Budget director: Still time for landmark deficit-reduction deal

White House Budget Director Jack LewJack LewHow Trump's Treasury chief can handle the debt ceiling like a pro EU slaps Google with record .7B antitrust fine for skewing search results White House divide may derail needed China trade reform MORE insisted Sunday there is still time for President Obama and congressional leaders to reach a major deficit-reduction agreement, though talks are at a standstill.
Lew said the president is ready to strike a sweeping deal to reduce the deficit by as much as $4 trillion over the next decade and is waiting for Republicans to join him.

“If you look at where the parties are, compared to discussions over the last decades, there are things that both sides are talking about doing, that are very dramatic. I think there’s still time to get something big done,” Lew said on NBC’S “Meet the Press.”
Lew said the major spending agreements and entitlement reforms of the past have required the cooperation of party leaders, citing past deals between former House Speaker Tip O’Neill (D-Mass.) and former President Reagan and between former House Speaker Newt Gingrich (R-Ga.) and former President Clinton.
“The question is, do we have a partner to work with, and I hope the answer to that is 'yes,' ” Lew said. “Leadership requires a partner.”
But House Republican and Senate Democratic leaders said there was no progress to report on Saturday. No meetings among the principle negotiators have been announced for Sunday.
Sen. Dick DurbinDick DurbinSenate Dem: We’re trying to block a recess appointment to replace Sessions Senate Dems launch talkathon ahead of ObamaCare repeal vote Top Dem: Trump’s voter fraud commission will accomplish what Putin wants MORE (D-Ill.), appearing on “Meet the Press,” said the leadership group, including Obama and the top leaders from both chambers, that met throughout last week had no plans to meet Sunday.
House Republicans have coalesced behind the Cut, Cap and Balance Act that would cut spending by $111 billion in fiscal year 2012 and cap spending at 18 percent of gross domestic product by 2021. It would also require Congress pass a balanced-budget amendment before raising the debt limit by $2.4 trillion.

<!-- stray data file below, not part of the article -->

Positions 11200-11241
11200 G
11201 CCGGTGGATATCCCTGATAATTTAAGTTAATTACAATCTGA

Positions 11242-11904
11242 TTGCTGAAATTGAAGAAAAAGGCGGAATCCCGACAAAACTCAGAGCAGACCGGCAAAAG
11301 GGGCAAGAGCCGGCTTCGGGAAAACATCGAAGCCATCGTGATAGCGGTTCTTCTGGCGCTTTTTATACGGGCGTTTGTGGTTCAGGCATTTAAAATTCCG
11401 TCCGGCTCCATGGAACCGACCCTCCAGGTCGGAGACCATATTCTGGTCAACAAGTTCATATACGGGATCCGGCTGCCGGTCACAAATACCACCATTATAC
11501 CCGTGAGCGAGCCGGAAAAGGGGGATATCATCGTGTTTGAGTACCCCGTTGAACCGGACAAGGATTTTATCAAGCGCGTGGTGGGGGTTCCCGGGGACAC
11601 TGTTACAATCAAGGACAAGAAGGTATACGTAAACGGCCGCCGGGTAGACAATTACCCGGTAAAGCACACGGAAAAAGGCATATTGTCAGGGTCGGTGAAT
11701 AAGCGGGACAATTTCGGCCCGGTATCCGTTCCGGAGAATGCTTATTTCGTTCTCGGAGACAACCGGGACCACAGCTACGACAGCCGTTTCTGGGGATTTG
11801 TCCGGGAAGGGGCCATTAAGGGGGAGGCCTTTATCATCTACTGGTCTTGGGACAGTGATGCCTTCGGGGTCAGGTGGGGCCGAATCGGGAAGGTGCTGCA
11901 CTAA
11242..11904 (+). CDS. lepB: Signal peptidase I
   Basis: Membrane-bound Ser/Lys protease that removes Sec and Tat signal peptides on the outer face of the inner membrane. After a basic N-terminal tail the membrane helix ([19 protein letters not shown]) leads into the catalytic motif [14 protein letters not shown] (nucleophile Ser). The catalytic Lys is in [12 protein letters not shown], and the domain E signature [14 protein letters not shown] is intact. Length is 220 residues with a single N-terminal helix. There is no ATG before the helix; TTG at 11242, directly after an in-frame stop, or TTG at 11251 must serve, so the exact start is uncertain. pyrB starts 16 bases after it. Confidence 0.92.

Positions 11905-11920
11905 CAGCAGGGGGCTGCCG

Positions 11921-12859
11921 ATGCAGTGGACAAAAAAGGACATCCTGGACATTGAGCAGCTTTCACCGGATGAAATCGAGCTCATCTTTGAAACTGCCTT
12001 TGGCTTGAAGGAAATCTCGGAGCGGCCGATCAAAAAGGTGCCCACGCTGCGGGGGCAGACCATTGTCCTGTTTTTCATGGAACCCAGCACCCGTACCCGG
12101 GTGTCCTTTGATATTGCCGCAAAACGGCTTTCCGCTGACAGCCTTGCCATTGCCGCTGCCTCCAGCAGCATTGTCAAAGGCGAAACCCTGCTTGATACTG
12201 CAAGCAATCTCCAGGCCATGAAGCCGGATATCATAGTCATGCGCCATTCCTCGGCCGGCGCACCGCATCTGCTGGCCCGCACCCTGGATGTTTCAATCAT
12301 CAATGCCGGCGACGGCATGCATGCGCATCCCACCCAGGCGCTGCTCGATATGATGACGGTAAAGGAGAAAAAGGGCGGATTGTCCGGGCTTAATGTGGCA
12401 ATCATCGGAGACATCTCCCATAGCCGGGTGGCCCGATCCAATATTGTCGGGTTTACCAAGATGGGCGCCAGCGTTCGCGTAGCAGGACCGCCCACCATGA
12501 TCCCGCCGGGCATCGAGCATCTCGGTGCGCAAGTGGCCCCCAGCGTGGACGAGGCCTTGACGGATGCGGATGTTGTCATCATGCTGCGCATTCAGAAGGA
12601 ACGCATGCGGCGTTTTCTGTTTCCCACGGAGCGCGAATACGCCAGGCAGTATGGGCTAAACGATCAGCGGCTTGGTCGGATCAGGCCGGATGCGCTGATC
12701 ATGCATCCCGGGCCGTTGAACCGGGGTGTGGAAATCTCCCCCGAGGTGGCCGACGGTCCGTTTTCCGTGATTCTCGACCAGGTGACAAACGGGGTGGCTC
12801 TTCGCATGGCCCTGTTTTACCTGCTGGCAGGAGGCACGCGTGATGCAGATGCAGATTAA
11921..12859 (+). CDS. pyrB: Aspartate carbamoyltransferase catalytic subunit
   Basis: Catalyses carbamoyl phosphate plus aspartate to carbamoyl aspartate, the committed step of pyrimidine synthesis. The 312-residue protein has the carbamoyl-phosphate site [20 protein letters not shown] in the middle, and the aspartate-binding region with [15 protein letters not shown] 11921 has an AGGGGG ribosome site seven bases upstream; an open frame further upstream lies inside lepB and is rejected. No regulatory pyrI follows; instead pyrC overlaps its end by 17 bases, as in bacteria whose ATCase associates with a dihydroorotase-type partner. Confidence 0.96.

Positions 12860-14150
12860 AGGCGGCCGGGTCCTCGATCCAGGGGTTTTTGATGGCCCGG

Senate Republican Steering Committee Chairman Jim DeMint (S.C.) said Republicans are “more than willing to work with the president,” but argued Obama has not put forward a credible plan, and that the only detailed budget plan from Obama failed to win a single vote of support on the Senate floor.
DeMint said credit agencies would give the U.S. a negative rating if Congress raised the debt limit without taking significant steps to balance the budget.
“There’s only one plan in Congress right now to [raise the debt limit] in a way that the credit agencies say won’t turn us toward a negative rating, and that’s the cut, cap and balance plan in the House,” DeMint said.
Durbin, the Senate Democratic whip, said flatly that a balanced-budget amendment would not pass the upper chamber.
“This notion that we somehow have to change the Constitution to do what we were elected to do is just plain wrong,” he said.
Durbin said the president and Senate Democrats are still committed to striking a grand bargain.
“What we need to do is to sit down and work together,” he said. “The president has laid out a big plan. Majority Leader Harry ReidHarry ReidConservative Senate candidate calls on GOP to end filibuster Ex-Reid aide: McConnell's 'original sin' was casting ObamaCare as 'partisan, socialist takeover' GOP faces growing demographic nightmare in West MORE (D-Nev.) and the Senate Democrats have said we want to work toward a big plan to reduce this deficit by at least $4 trillion over the next 10 years.”